Oh, Joss Whedon.
See, last week I was going to write a post called “Dollhouse is Not Going to Hold Your Hand Anymore.” It was going to be a post about how the show’s season premiere, while it didn’t live up to the fantastic potential of the first season’s unaired 13th episode, “Epitaph One,” had a lot of promise. It pretty much threw the viewers into the river and expected that we could damn well figure out how to swim â€”Â a tactic that works for some of us, who like having to work out what’s changed, what’s the same and which direction we might be headed in this time. Things had clearly progressed without us, and Whedon and his team expected us to keep up.
Where we seemed to be: Echo (Eliza Dushku) is remembering things, kind of. Ballard (Tahmoh Penikett) is working for the ‘house â€” kind of. Everyone’s a little suspicious and rattled, especially Dr. Saunders, the active also/once known as Whiskey (Amy Adams), whose grasp on herself and reality was gradually turning fragile.
The episode’s basic plot was a mostly throwaway thing involving an arms dealer (another Battlestar Galactica alum, Jamie Bamber), but it still mattered in that it showed us that Ballard was somehow working for the Dollhouse while being a client â€” being paid in Echo’s time, maybe? Things, this episode showed, are tangled and complicated, particularly where Dr. Saunders is concerned; she’s having strange conversations with Boyd (Harry Lennix) one minute, and scaring the shit out of the creepy genius Topher (Fran Kranz) the next. She’s falling apart. And then she’s gone.
It was the scene with Saunders and Topher that had me; she’s so cracked, so lost, so trying to form her own world out of the one he, as the Dollhouse’s programmer, has given her. And she’s aware but not; she knows she’s not Dr. Saunders, but she doesn’t know, or want to know, who she is. This one dark, incredibly strong scene managed to pack all the show’s weirdness about identity and malleability and power and control and half a dozen other things into precise bits of dialogue between two characters who clearly could use some more exploring.
It was so promising. It was so complicated. And then it was over, and Saunders was driving away â€” Acker on the way to Happy Town, though I think she’s supposed to be back later this season. The premiere dropped in one interesting scene with a well-intentioned senator, Daniel Perrin (Alexis Denisof, from Whedon’s Buffy and Angel), who wants to figure out what the deal is with the Rossum corporation, the Dollhouse’s parent company, so we’ve got a new guy outside the house to balance out Ballard’s involvement within. It all worked, in a slightly uncomfortable and appealing way.
And then there was tonight’s episode, “Instinct,” which put us right back at monster-of-the-week-with-a-small-side-dish-of-intrigue.
Sure, we got Madeleine (the sublime Miracle Laurie, who can steal a scene right out from under Olivia Williams’ nose) back in the picture, at least for a bit; we got to meet the senator’s wife, whom I immediately suspected could be a doll; we got the interestingly elaborate setup for the episode, which involved not just Echo being someone’s wife and mother to his child, but also Sierra being the woman’s best friend; we got the new programming trick that Topher has figured out but, in typical Topher fashion, not really thought through.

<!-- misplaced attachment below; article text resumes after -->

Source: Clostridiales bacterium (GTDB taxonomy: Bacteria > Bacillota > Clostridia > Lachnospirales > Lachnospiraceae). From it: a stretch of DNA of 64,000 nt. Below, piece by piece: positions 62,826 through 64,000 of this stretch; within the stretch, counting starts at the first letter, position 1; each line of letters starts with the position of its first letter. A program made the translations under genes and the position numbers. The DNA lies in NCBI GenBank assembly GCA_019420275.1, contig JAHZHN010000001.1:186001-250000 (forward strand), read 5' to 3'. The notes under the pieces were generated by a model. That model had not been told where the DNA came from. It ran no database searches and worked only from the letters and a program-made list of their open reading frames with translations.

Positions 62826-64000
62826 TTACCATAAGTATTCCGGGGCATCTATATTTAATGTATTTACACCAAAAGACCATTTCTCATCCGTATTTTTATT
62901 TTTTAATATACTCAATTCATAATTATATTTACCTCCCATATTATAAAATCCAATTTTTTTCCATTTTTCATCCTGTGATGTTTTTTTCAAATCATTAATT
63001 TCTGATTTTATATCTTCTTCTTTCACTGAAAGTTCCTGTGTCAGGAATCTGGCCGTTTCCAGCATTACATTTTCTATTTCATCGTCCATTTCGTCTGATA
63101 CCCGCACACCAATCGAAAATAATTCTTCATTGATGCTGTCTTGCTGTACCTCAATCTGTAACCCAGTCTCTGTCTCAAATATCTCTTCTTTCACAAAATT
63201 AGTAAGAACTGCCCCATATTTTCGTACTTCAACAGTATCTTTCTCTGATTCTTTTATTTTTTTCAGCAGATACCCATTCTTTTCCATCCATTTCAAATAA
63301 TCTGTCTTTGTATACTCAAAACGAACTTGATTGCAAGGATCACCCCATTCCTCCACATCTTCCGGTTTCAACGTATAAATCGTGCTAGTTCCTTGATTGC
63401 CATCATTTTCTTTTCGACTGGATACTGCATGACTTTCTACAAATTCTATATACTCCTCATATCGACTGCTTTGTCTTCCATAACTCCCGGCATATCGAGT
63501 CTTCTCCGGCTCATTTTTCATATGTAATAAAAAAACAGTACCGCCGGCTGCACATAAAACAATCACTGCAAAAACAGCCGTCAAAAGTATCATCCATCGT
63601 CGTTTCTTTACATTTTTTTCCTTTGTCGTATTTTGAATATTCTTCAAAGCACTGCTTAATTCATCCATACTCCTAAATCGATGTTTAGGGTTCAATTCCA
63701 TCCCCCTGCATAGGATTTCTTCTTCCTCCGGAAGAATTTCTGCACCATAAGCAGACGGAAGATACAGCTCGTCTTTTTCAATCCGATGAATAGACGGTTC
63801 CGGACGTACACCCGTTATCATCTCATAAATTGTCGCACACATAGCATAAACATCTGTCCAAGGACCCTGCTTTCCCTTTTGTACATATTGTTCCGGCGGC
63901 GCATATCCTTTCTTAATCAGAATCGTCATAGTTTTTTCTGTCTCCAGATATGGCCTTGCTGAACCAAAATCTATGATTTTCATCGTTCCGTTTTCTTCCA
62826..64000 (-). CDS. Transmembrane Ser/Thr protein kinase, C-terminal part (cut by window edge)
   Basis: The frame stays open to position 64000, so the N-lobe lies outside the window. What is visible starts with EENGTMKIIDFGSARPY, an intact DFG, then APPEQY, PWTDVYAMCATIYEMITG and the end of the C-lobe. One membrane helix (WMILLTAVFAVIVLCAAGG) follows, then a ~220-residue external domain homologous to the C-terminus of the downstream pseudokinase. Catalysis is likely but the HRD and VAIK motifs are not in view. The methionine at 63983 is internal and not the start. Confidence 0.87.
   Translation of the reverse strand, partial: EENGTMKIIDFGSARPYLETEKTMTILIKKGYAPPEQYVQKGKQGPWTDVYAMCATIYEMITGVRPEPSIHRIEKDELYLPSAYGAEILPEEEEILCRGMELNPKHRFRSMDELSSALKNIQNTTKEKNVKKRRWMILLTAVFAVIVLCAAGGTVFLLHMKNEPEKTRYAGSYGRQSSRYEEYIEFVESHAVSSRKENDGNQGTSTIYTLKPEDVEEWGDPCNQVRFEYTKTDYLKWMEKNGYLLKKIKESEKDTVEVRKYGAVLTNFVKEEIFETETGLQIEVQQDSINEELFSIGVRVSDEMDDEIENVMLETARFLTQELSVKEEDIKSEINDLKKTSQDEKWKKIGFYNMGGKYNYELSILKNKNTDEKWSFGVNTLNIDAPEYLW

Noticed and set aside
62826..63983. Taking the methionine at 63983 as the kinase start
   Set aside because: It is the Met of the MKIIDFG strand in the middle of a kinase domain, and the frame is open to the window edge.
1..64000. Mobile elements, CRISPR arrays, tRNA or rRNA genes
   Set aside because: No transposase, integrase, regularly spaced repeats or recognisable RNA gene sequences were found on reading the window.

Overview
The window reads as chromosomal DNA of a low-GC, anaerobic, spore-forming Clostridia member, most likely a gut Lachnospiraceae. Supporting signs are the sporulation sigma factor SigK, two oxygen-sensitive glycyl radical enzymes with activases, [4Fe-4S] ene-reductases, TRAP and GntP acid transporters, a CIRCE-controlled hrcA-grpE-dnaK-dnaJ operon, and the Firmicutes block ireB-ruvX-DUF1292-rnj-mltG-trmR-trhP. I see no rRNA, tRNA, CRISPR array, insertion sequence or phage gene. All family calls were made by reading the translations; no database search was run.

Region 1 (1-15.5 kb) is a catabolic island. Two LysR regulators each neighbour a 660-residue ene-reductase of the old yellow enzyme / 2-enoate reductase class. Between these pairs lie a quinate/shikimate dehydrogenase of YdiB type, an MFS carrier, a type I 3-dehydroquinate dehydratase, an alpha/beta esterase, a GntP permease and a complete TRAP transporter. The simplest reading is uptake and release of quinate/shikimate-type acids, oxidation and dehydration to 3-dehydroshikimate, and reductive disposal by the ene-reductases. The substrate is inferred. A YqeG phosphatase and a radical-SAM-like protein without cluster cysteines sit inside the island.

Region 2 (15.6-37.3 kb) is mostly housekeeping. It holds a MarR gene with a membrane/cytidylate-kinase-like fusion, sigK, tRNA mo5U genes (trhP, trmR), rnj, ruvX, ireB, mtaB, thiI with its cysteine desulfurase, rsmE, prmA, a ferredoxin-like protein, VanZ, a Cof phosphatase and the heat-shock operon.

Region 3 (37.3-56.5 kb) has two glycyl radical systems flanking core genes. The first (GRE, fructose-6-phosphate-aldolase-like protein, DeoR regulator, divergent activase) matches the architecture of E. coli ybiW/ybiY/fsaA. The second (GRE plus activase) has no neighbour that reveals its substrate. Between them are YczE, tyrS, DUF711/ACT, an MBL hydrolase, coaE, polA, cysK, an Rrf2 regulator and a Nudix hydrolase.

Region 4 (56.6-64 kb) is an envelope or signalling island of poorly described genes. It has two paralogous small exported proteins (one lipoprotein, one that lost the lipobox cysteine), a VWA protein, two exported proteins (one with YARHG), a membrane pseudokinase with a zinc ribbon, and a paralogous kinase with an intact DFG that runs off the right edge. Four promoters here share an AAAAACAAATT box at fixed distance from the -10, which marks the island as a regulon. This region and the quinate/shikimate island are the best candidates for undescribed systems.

But we also got a bland and clichÃ©-littered standalone plot that basically boiled down to a weirdly and ooky commentary on the power of the maternal instinct that pretty much dissolved when the husband character explained, ever so calmly and rationally, that Echo was not in fact the baby’s mother, and Echo, a ferocious and unstoppable mama lion minutes before, just turned and walked away. In the end, we got the character’s best moment of the episode: All this was just so that we could understand that Echo doesn’t just remember who she’s been and what she’s done, but she feels it.
That’s great! And interesting! But there was no more original way to approach that part of Echo’s existence than the potentially murderous mother storyline that felt, fairly or not, like some strange twist of a Lifetime movie of the week? First science masters the maternal instinct, then the maternal instinct kicks the ass of science, then the nice husband fellow just … talks Echo out of her disoriented and ragingly protective state? Sure, Echo is often fragile and not entirely there, but, well, the more I think about this series of events, the less sense it makes.
So. It wasn’t a truly terrible episode, but it was corny â€” blue light and lightning for the capital-D Dramatic confrontation! Oh, Joss, how could you! â€” and it was the second week in a row in which Echo’s assignment involves a pretend marriage. Next week, Victor gets sent out as a serial killer. That’s something different. But I can’t help but think it’d be more interesting if we reversed the plots. Make Victor the dad who gets incredibly attached to the kid; send Echo or Sierra out as a serial killer (if you’ve got to do that at all; does this plot not just sound incredibly inane from the word go?). Dollhouse is a show with built-in moral questions, a lot of which surround sex and identity and agency, but it seems like it’s backing away from a lot of those, forgetting that a lot of viewers are deeply skeptical about a Fox show’s ability/willingness to engage with the messy moral issues the show has to address in order to keep it from being a shallow thing that just plays with its characters because it can â€” just like the Dollhouse’s clients play with their dolls.